TIPRO News Releases and Statements

Earthworks Tried to Attack Texas Oil & Gas over Flaring. They Failed. Badly.

Activist group Earthworks is at it again, putting their own erroneous spin on science and Texas regulations in order to – as they admit -- “stop permitting new oil and gas facilities”. In its latest report, the group claims that the majority of flares on Texas well sites are illegal.

They’re wrong.

As Railroad Commission of Texas (RRC) spokesperson Andrew Keese told Reuters:

"There are flaws in Earthworks' analysis. The conclusion of the report is based on incomplete data or inaccurate assumptions."

The bottom line is that Earthworks and the authors of the report have an agenda, and it’s one the group isn’t shy about saying: banning oil and gas development in Texas. In fact, one author, Sharon Wilson, has explicitly stated that not only should we end oil and gas development, but that “no regulation will ever be enough.”

As Ed Longanecker, president of the Texas Independent Producers & Royalty Owners Association said in a statement on the report:

“This is an unserious report that should not fool anyone. The authors ignore or dismiss anything that might contradict their preconceived and politically-driven narrative, including the fact that flared gas volumes in Texas have fallen more than 70 percent over the past two years and that methane intensity in the Permian Basin has also fallen 77 percent since 2011. Worst of all, this report arrives at the absurd conclusion that Texas should stop permitting new oil and gas development. The economic devastation from that kind of 'solution' would be orders of magnitude worse for Texans than cherry-picked conclusions drawn from this report."

Texans for Natural Gas offers five facts to keep in mind when reading the report and news coverage of it:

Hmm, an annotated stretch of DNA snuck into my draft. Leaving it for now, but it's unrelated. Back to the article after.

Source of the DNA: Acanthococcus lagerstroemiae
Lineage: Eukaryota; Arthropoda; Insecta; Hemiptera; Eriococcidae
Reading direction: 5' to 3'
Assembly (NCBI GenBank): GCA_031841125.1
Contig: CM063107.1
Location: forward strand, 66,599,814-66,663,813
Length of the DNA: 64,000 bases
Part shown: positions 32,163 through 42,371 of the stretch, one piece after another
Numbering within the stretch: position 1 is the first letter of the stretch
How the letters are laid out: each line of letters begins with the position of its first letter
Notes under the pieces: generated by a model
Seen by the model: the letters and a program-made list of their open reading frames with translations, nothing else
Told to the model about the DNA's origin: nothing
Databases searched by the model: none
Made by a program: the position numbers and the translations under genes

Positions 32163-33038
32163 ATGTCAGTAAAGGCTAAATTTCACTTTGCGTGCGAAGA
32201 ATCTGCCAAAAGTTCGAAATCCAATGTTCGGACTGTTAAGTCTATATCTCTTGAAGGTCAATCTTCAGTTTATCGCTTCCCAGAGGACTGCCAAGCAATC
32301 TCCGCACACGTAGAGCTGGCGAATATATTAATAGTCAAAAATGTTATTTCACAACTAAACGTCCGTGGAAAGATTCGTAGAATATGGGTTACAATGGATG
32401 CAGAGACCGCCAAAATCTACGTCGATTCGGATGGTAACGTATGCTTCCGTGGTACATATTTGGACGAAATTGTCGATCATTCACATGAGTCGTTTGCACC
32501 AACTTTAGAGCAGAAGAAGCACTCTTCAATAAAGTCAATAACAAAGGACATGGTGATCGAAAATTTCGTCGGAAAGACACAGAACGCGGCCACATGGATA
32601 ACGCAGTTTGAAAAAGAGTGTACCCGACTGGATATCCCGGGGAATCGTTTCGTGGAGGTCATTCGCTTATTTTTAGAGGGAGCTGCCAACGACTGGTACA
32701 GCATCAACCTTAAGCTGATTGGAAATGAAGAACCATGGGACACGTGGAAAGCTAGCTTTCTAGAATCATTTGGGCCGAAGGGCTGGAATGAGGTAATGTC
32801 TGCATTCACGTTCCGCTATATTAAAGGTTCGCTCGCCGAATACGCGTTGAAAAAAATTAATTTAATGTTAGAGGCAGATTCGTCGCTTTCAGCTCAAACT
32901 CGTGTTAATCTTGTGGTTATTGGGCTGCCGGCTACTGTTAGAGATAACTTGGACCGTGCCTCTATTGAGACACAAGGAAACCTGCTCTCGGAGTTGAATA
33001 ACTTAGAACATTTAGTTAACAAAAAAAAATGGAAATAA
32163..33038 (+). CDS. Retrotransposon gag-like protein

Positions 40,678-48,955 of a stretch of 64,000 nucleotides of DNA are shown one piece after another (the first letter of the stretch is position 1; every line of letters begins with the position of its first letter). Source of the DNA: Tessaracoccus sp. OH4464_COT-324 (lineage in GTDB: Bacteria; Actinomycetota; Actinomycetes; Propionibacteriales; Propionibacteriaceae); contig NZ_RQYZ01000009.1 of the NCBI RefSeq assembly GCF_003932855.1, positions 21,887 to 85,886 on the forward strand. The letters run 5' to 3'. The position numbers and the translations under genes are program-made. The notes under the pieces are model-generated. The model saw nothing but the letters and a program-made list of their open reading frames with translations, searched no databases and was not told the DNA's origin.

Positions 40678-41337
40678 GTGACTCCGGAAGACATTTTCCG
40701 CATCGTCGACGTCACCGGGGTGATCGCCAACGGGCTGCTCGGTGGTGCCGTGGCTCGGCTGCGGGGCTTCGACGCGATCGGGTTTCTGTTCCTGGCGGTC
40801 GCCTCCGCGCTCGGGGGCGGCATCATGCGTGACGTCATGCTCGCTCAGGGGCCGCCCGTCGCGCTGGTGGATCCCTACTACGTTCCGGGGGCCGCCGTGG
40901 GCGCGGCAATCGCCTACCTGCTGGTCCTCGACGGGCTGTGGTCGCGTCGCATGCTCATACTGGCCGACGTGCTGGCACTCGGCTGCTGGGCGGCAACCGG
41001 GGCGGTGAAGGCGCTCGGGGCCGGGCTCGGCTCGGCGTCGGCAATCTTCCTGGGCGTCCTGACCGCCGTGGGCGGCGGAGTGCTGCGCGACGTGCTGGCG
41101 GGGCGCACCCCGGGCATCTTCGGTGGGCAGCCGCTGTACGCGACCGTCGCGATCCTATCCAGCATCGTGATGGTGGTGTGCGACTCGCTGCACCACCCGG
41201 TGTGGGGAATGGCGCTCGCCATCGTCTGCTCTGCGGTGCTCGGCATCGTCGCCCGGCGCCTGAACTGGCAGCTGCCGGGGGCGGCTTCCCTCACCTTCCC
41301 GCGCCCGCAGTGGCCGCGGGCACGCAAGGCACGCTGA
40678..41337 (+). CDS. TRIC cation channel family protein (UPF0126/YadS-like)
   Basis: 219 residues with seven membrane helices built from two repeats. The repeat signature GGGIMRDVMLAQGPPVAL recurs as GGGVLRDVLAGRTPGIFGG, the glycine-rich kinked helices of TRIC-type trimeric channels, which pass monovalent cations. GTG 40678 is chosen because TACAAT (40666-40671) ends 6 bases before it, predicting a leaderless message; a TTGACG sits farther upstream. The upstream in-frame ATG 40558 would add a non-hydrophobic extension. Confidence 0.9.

Fact #1: Earthworks bases its analysis on assumptions and limited data.

Earthworks claims to have identified 227 flares in Texas’ Permian Basin that were observed during flyovers conducted by the Environmental Defense Fund (EDF) in January, March and June of 2020. Of these, it says 84 percent (approximately 190 wells) were being flared without a permit. This reflects a clear misunderstanding of the landscape in Texas and relies on inaccurate assumptions to reach this conclusion.

For example, EDF “…attributed the observed plumes and emission sources to the most likely responsible operators,” according to the methodology laid out in its own report on these flyovers. In other words, it used some educated guesswork to say a certain well was flared but didn’t actually verify if the attributions were correct.

Earthworks then took this data and compared it to the RRC’s Master Flaring and Venting Document to determine whether the operator – who may or may not have actually been flaring  – had a permit to flare its well.

Before Earthworks even published the report, the RRC responded to an advanced copy it received from the group. RRC found that 36 sites included in Earthworks’ analysis had proper permits. Earthworks was forced to add t a section to its report downgrading the “illegal” permitting to closer to 69 percent of the observed wells.

Further, RRC said that the “flyover information can be problematic,” explaining that “a short-term observation of a flare and absence of an explicit exception does not necessarily mean the observed flaring is illegal.”

Fact #2: Not all flaring requires a Rule 32 exemption.

How can a flared well that doesn’t have an ‘explicit exception’ (Statewide Rule 32: 16 Texas Administrative Code §3.32) permit still be legal? According to RRC: